Date of Conferral
Doctor of Public Health (DrPH)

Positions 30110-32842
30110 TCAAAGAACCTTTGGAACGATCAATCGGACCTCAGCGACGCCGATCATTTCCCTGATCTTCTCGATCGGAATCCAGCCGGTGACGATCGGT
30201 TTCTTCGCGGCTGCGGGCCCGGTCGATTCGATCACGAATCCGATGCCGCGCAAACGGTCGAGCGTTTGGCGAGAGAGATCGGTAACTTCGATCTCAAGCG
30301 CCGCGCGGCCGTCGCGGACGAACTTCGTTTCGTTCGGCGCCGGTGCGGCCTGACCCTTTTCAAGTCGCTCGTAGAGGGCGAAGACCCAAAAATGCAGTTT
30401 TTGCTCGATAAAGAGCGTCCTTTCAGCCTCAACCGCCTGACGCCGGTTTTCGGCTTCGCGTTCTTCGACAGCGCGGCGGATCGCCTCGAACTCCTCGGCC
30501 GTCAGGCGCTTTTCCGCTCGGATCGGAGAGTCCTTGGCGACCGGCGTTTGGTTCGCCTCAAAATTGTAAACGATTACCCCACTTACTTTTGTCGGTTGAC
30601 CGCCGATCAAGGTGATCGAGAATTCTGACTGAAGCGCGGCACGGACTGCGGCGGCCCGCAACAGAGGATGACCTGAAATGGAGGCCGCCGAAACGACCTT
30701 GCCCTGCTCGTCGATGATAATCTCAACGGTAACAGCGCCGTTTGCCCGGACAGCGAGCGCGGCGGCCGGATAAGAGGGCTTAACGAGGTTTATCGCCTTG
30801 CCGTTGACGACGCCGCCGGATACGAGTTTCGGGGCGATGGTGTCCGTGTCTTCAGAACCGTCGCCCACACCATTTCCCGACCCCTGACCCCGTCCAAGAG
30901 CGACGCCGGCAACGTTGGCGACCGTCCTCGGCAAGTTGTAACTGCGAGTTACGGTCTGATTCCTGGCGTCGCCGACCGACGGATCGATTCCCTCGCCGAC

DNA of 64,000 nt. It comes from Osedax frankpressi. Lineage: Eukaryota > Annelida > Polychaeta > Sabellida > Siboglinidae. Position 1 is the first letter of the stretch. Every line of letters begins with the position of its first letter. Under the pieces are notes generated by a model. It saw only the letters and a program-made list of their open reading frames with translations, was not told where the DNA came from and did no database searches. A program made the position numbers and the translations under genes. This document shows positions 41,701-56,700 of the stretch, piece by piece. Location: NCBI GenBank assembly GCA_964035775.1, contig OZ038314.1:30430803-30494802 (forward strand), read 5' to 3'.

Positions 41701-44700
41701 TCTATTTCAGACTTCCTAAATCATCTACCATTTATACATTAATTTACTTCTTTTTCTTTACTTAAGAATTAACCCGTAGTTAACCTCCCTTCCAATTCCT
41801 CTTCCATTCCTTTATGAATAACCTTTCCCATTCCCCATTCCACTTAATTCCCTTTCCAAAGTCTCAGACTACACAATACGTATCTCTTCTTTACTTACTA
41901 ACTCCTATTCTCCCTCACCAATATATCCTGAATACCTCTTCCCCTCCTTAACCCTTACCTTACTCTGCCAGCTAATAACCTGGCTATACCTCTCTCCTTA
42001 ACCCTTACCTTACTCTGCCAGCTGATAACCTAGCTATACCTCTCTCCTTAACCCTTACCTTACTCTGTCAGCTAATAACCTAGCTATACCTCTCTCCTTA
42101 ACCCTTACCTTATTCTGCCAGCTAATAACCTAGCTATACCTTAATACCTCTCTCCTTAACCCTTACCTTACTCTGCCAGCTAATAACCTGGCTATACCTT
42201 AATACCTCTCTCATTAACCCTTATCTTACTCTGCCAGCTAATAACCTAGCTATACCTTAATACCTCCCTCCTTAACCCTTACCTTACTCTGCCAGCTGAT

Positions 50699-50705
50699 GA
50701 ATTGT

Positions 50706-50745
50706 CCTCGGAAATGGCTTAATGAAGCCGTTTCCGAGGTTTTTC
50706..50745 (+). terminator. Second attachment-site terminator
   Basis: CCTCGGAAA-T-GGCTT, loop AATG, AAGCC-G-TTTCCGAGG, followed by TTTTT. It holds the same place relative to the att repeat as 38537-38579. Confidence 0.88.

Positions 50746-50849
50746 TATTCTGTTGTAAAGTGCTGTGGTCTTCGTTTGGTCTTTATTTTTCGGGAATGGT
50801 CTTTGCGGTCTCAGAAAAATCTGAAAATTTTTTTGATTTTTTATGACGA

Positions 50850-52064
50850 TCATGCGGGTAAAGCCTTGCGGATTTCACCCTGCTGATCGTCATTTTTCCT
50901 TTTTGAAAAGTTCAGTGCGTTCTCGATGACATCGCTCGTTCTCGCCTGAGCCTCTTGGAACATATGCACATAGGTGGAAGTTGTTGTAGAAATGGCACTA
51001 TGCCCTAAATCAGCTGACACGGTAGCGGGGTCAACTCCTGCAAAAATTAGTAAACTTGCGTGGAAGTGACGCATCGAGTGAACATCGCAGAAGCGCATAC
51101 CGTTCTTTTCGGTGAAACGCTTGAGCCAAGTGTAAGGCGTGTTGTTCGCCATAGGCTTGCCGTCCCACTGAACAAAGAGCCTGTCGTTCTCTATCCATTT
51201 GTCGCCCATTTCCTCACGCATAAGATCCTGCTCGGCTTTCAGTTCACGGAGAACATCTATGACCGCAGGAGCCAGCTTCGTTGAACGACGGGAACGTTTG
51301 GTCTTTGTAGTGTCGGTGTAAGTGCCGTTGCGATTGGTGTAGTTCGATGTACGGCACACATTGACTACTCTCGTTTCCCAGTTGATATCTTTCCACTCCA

Research documents that breast cancer is the leading cause of death in Latina females. The exact numbers are unknown, but studies reveal that Latinas with breast cancer underuse recommended follow-up chemotherapy, decreasing their rates of survival. Although several factors may be responsible, cultural influences are a possible barrier. However, there is a gap in the literature about how culture affects decisions about breast cancer treatment. This focused ethnographic study examined the role of cultural beliefs and perceptions in the decision-making process for Latina women about whether or not to receive chemotherapy following a breast cancer diagnosis. Drawing from Douglas' cultural theory of risk, archived in-depth interview data from 20 Latina breast cancer survivors were open coded into 56 primary codes which were then categorized into hierarchical trees of overarching themes and subcategories. Unique elements of the patterns observed in these data were analyzed and interpreted to explain how culture may influence Latina breast cancer patients to underuse recommended chemotherapy. The results of this qualitative analysis revealed that various cultural factors including social role-related themes, avoidance of information and communication, as well as employment and immigration status influenced the treatment decisions of Latina women. Analysis suggested that these cultural factors influenced both the amount and quality of information Latina women had available to make these decisions, as well as how they processed information to reach their decisions. Results of this study can accelerate social change by drawing increased attention to cultural differences in medical decision making, by informing the communication process between medical providers and their Latina patients, and thus eventually increasing survival from breast cancer among Latinas.